Those dendrites made me do it: free will and morality

Feeling that we are merely material and act in predetermined ways appears to lead people to behave irresponsibly.
Karl D. Stephan | 2 June 2014
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Back in the 1970s, TV comedian Flip Wilson liked to play a character named Geraldine, whose Church of What's Happening Now taught her to say, whenever she did something bad, that "the devil made me do it!" Recent research over the last decade or two has given new strength to the argument that our will is determined not by the devil, but by certain neurons, whose axons and dendrites transmit characteristic nerve impulses that appear to precede our conscious decisions to do a thing by a substantial fraction of a second.

Both research scientists and the general public tend to conclude from brain science that there is no such thing as free will. If free will is an illusion, then so is responsibility, and it doesn't matter what we do. And thinking we don't have free will actually affects the way we act, according to a body of research pointed out by Azim Shariff, a psychologist, and Kathleen Vohs, a business-school professor.

Writing in the June issue of Scientific American, Shariff and Vohs describe a series of experiments in which researchers first primed subjects to think critically of free will. This priming took various forms. Reading an essay explicitly criticizing the concept of free will was one way. But popular-science articles describing brain research, without explicitly mentioning free will, appeared to be about as effective. However the researchers brought up the topic, it tended to make their subjects less likely to act nice, and less likely to punish others for not-nice behaviour.

In one study, volunteers who read an anti-free will article put almost twice as much hot sauce on tortilla chips they were asked to prepare for another volunteer (secretly in cahoots with the researchers), who had previously made it well known that he didn't like hot sauce. Other subjects shown anti-free will material then proceeded to cheat on an academic test more than subjects who read about an unrelated matter. The idea that we are simply complex material objects reacting in an entirely predetermined way to our environment appears to lead people to behave irresponsibly, and to judge others as having less responsibility for their actions as well.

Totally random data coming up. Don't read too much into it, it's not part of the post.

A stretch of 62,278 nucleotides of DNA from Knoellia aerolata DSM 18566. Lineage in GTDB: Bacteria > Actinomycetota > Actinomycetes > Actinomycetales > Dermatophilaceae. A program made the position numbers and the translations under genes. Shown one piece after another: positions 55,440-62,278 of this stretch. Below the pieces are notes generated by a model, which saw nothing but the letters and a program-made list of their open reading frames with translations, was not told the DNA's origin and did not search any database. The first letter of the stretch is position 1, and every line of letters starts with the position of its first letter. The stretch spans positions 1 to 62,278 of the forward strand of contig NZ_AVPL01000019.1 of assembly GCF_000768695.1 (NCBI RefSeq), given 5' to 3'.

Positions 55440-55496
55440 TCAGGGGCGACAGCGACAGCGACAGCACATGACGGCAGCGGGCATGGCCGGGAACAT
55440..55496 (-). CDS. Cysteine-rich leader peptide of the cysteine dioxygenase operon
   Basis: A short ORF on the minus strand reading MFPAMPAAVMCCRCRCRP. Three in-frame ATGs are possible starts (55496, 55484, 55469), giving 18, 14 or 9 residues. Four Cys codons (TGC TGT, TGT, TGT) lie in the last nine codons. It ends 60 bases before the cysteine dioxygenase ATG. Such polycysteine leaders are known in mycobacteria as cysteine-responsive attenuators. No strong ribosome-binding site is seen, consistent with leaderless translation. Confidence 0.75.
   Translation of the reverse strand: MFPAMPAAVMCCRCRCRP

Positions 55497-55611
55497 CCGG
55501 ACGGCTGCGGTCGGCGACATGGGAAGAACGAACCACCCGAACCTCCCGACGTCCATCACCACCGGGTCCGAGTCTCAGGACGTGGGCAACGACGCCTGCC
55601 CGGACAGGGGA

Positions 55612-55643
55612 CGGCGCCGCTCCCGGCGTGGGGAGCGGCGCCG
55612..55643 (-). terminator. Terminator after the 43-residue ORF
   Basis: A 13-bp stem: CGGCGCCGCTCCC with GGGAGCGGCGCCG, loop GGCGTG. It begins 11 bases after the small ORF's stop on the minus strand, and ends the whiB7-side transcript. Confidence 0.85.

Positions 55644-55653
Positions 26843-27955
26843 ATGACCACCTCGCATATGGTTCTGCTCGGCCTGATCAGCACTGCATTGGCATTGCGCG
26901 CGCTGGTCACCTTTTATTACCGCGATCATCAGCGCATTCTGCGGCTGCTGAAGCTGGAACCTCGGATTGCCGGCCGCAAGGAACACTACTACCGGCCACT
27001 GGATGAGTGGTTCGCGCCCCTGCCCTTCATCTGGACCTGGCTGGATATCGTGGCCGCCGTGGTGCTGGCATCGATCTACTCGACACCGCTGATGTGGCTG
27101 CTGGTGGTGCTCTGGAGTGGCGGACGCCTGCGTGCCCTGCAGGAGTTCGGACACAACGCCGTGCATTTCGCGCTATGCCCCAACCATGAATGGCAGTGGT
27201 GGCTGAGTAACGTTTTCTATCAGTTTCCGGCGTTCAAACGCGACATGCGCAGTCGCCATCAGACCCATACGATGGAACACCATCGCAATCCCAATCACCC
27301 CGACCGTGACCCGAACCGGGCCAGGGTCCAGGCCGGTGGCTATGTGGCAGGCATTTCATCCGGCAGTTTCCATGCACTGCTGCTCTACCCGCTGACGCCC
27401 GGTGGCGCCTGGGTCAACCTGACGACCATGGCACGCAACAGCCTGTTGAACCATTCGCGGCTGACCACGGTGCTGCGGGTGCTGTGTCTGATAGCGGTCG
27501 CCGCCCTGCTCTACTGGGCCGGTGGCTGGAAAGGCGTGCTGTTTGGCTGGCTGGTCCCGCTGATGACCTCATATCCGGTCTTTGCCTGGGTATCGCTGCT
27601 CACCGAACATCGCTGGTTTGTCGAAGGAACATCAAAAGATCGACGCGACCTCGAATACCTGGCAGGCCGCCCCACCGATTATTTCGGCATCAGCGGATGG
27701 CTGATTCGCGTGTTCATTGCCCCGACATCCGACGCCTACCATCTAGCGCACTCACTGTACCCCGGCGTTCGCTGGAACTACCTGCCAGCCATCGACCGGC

The essay by Shariff and Vohs is an outstanding example of what I would call scientific fence-sitting. Nowhere do they say what their personal views are on whether free will exists. Instead, they cite studies of what happens to people when they are exposed to the idea of determinism, either directly or indirectly, and they find that mostly, the results are not good, except that people tend to ease up on the idea of punishment as revenge.

Shariff and Vohs seem to think that modern societies are gradually abandoning the idea of free will, and that this might lead to trouble, although if things get too bad after we leave the concept behind, we "might have to reinvent it." But they write as though science is the only way of knowing anything for sure, and because science can't resolve the question of whether free will really exists, there's no point in talking about it directly. It doesn't seem to occur to them that science is not the only way to know things.

I have a couple of modest proposals in the form of hypothetical questions. Dr Shariff is an assistant professor, meaning that in the normal course of events, he will go up for tenure some time in the next few years and be evaluated by his peers in the department. Dr Vohs is Land O'Lakes Professor of Excellence in Marketing, which presumably means she owes her living to the success of Land O' Lakes Inc. in selling lots of margarine.